Disingenuously, the Edwards Administration tried to deflect from that reality during the committee’s hearing, when state health officer Joe Kanter stated that while 18 children, out of 125,000 or so who had contracted the virus, had died in Louisiana over the past 20 months, he alleged only 10 had died from the flu in the past six years. This assumes that government accurately identifies every coronavirus case that ends in death, which it likely does not, nor does it distinguish between deaths caused by the virus and deaths that occurred with the virus.
The Centers for Disease Control has calculated that since the pandemic launched, just under 1,000 children under 18 have died from the virus, out of almost 6,432,000 cases. This is an infection fatality rate of 0.0155 percent. Hospitalization has averaged around 0.15 percent.
But for the flu since much non-reporting is assumed, the CDC uses modelling to estimate the IFR. In the last normal season (i.e. without contamination by the virus where each can poach deaths from the other, leading to a 2020-21 season with just one flu death), 2019-20, it was nationally about 1.15 per 100,000, making the virus about 13.5 times more deadly. Hospitalization, however, was just under 0.1 percent, meaning only a 56 percent greater chance of hospitalization from the virus as opposed to the flu.
Yet to put it all in perspective, with the flu 99.99885 percent of children survive with 99.904 percent never having to go to the hospital, while with the virus 99.9845 percent survive and 99.85 percent don’t have to go to the hospital. To put it another way, 13.5 times or 1.56 times almost nothing is still almost nothing, yet one malady gets put on the schedule and the other doesn’t? And when the vaccines for the one now put on the schedule are far less effective even as they are to be administered far more often than any the other ones already on it?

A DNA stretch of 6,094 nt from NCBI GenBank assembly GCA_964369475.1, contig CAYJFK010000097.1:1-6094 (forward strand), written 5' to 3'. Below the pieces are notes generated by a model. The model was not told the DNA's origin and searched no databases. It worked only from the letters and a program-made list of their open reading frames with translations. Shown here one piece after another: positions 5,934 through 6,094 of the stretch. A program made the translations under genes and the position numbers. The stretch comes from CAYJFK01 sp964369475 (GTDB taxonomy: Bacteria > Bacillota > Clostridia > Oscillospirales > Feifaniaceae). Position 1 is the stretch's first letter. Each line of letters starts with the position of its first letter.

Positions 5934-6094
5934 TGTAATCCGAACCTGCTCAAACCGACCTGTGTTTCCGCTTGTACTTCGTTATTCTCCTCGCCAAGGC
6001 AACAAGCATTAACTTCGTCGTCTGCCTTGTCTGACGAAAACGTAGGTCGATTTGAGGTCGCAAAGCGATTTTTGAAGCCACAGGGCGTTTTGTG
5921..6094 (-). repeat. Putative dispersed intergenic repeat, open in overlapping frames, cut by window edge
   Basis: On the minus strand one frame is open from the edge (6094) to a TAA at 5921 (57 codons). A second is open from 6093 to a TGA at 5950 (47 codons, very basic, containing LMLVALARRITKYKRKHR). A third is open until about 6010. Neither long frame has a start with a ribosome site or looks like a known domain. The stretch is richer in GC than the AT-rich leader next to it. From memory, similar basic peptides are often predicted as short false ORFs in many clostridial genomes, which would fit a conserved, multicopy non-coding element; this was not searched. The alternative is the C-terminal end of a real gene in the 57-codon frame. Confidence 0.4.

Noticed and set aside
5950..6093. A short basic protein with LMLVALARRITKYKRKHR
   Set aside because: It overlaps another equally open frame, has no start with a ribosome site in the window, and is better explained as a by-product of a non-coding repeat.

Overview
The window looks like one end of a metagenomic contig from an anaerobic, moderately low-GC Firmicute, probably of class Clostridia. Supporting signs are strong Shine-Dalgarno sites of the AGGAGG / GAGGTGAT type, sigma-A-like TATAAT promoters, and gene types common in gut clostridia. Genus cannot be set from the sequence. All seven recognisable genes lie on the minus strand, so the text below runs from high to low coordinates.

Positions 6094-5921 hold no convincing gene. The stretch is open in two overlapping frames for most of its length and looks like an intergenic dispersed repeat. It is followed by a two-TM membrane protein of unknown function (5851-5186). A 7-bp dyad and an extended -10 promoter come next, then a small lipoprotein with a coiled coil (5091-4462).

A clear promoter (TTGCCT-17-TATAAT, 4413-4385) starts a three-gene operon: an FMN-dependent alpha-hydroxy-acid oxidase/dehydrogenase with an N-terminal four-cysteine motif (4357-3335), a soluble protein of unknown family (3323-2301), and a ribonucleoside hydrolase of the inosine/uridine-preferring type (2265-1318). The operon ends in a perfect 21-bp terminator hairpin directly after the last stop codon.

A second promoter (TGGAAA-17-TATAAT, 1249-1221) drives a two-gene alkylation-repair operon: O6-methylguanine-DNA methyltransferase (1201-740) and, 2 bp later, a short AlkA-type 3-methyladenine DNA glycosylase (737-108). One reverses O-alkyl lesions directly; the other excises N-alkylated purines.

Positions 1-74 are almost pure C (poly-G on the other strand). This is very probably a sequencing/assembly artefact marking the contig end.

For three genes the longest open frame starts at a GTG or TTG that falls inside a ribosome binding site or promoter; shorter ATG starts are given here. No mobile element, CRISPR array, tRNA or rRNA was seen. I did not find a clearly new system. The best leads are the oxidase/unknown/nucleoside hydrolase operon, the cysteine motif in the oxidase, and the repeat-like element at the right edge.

Finally, lost in the discussion is the impact on college students. Since vaccinated people still transmit the virus, there’s no valid argument that forced vaccinations protect people, since not only do those vaccinated stand a nontrivial chance of getting it – which will increase dramatically the more mutations multiply in the decades to come – but the unvaccinated who more likely will suffer from that in almost every instance will have made the voluntary choice not to seek this protection (but who could utilize nonpharmaceutical interventions or enroll as online-only students).
In practical terms, it means Louisiana higher education will suffer enrollment declines as resident students rejecting vaccination will head out of state and such nonresidents keen on attending a Louisiana school for whatever reason now won’t. It’s ultimately self-defeating for no good reason.
Clearly, politics overruled rational public health policy to create one of the most extreme school immunization policies in the country, alongside only California. A number of legal analysts believe the policy suffers from overreach and would fall in a court challenge, which seems inevitable. If not, the next governor should order it off the schedule and restore sanity to this area of policy.